Saturday, 22 October 2011


My thoughts on "Bollywood song and dance' were penned as a Foreward  to  Sangita Shreshtova's new book, "Is It All About Hips", highlighting how this unique phenomenon has become a foot-stomping international success.

by Kabir Bedi

Bollywood is unique in world cinema. What differentiates their films is the way they integrate singing and dancing into stories whatever their genre: romantic, dramatic, comedy, action, even horror. It’s a convention never questioned by anyone other than some westernised Indian critics who think the sun rises in Hollywood. Song and dance is what’s expected, nay demanded, by hundreds of millions of fans across the world, impatient for Bollywood’s highly entertaining razzmatazz. Its creation of sublime, emotional or foot-stomping escapism is unmatched anywhere in the world.

For decades, Bollywood was known as the “the Hindi film industry”, after the language it spoke. It couldn’t be called Indian cinema, because that would include films in 8 regional languages, with six different scripts, seen by over a billion people. However, all Indian films follow the song and dance format of Bollywood, where it all began in the 1930s with the advent of sound. Somewhere in the early 1990s, the word “Bollywood” replaced “Hindi films” and spread fast. It outraged old-fashioned purists who thought it sounded like a bad rip off of “Hollywood”. Right or wrong, “Bollywood” is now a worldwide brand, growing in popularity by the day. British royalty, taxi drivers in Rome or hair dressers in New York, all want to know more about Bollywood, even if they haven’t seen any of its films. And Bollywood dance routines have been its most successful export ever, with dance classes in Kent, fitness routines in Los Angeles, and ”Jai Ho” being performed at the Oscars. “Is It All About Hips?”, Sangita Shresthova’s new book, highlights this phenomenon brilliantly.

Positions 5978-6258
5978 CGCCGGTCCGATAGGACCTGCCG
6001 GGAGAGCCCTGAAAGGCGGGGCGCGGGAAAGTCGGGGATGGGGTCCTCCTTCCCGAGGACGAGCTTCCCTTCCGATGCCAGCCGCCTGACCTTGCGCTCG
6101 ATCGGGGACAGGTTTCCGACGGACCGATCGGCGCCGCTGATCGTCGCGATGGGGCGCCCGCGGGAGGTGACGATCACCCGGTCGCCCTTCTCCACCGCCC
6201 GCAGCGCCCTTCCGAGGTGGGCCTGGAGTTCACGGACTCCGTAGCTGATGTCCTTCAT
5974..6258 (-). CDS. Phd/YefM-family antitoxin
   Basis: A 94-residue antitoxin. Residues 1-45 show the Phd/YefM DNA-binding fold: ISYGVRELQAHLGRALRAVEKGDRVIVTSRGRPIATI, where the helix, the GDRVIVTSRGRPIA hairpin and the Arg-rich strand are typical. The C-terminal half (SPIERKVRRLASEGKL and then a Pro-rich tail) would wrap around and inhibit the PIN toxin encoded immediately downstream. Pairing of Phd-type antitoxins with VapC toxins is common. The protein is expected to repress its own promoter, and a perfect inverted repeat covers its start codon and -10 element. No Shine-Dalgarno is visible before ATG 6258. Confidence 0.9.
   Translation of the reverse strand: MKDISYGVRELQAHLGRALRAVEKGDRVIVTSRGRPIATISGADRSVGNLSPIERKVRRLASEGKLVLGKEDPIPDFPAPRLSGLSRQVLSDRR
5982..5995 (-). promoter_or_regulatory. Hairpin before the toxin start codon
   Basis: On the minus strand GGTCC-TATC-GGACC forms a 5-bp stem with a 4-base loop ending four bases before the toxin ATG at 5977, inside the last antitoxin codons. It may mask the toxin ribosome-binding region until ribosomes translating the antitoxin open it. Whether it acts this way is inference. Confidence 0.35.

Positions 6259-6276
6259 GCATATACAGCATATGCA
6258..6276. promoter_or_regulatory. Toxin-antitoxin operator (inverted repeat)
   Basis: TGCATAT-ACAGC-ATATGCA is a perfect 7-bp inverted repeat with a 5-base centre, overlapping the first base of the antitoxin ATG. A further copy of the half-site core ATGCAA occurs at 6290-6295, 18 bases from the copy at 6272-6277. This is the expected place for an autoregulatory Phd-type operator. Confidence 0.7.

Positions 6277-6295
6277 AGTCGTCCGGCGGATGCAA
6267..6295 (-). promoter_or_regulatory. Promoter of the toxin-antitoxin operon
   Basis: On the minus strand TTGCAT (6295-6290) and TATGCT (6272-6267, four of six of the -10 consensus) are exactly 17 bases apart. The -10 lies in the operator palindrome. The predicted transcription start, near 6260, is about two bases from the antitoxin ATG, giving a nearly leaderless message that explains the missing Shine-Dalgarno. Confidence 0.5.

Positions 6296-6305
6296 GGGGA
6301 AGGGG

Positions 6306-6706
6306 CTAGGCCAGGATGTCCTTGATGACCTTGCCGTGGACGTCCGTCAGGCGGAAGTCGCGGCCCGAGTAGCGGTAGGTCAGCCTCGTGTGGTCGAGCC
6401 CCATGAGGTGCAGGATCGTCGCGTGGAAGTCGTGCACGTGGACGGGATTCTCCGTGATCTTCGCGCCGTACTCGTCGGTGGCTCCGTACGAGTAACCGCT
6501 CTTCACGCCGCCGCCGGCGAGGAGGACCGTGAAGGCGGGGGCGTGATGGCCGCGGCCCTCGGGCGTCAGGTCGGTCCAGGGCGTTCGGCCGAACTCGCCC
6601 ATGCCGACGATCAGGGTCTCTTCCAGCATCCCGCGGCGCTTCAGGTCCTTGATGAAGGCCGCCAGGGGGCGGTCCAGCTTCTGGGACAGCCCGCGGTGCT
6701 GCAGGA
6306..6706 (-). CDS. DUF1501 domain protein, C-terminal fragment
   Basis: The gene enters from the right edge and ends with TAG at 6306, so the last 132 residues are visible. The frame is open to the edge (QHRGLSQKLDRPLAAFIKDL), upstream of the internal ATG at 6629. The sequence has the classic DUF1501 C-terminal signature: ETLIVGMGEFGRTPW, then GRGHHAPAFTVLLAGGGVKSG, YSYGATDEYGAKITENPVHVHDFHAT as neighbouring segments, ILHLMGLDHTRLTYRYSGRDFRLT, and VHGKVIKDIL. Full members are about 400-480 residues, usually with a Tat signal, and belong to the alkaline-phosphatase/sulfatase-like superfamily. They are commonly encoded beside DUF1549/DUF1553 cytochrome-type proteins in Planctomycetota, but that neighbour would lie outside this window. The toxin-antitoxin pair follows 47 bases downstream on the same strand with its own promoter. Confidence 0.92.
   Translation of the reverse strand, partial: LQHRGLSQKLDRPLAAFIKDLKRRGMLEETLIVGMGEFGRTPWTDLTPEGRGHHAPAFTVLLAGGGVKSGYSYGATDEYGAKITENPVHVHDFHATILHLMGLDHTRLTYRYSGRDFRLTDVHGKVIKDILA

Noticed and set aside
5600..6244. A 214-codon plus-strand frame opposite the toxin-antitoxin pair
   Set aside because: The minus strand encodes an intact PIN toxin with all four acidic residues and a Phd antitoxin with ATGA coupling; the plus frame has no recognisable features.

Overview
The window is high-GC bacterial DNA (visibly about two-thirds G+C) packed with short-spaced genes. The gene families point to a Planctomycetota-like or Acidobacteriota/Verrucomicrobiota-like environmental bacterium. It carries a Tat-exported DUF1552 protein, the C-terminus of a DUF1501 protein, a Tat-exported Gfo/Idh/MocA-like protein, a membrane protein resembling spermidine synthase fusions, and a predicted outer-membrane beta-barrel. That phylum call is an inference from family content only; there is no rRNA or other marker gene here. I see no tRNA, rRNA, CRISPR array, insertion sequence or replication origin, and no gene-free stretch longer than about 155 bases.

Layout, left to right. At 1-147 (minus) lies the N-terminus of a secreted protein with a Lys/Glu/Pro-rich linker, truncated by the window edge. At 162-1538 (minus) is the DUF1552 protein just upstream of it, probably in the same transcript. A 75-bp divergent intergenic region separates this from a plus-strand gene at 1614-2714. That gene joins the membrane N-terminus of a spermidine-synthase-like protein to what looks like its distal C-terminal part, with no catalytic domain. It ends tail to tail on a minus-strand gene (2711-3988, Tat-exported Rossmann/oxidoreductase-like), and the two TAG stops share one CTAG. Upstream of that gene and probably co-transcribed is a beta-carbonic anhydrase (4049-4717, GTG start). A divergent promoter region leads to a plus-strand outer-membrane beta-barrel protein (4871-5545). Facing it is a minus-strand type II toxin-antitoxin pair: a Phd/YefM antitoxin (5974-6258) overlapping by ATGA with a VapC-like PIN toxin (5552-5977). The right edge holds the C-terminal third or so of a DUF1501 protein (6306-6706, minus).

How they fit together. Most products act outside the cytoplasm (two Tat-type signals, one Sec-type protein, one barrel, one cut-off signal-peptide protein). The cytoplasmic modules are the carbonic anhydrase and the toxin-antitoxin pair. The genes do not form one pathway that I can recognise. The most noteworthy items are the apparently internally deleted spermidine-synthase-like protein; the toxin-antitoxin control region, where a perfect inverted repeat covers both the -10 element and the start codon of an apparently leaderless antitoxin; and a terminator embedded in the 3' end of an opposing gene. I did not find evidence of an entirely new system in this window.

India, the biggest film industry in the world ---1000 films a year or more, with almost 6 songs a film --- creates melodies by thousands every year, generally filmed with stars who dance. That’s a prodigious amount of singing and dancing. As a singer, no one has been more prolific than Bollywood’s Lata Mangeshkar, “the nightingale of India”, who has recorded over 40,000 songs over her 50 year career, a Guinness Record unlikely ever to be surpassed. Indian films are unique in another remarkable way. It’s the only film industry in the world that gives a nation almost all its pop music and its modern dance forms.

Sangita Shreshtova, a classical dancer herself, has been an ardent advocate of Bollywood for years. I first met her when invited me to the Prague Bollywood Festival, which she organised brilliantly in 2007, showing some of my Bollywood films, and, as a special honour, my epic Italian TV series, “Sandokan”. She then moved to California but didn’t lose her focus. This brilliant and entertaining book is product of Sangita Shresthova’s twin passions, Bollywood and Dance. It illuminates the unique phenomenon that defines Bollywood films, its spectacular song and dance routines, while giving us a fascinating insight into its incredible international impact.

It’s ironic that I’ve asked to write this introduction since I’m probably the only Bollywood actor who refused to sing or dance. (Psst: I did try it in a few films, but it wasn’t my scene). But I’m delighted to write this because Sangita has written such a fine book. But, I confess, there’s another naughty reason. I love watching and listening to great Bollywood songs. When theatre lights dim, and Bollywood songs and dance numbers begin, I’m in heaven. Never mind the logic of 15 different locations, with 15 costume changes, all in one song. For me, Bollywood songs and dances rock, and all those who create them are real rock stars. Sangita’s book tells us their story as never before.

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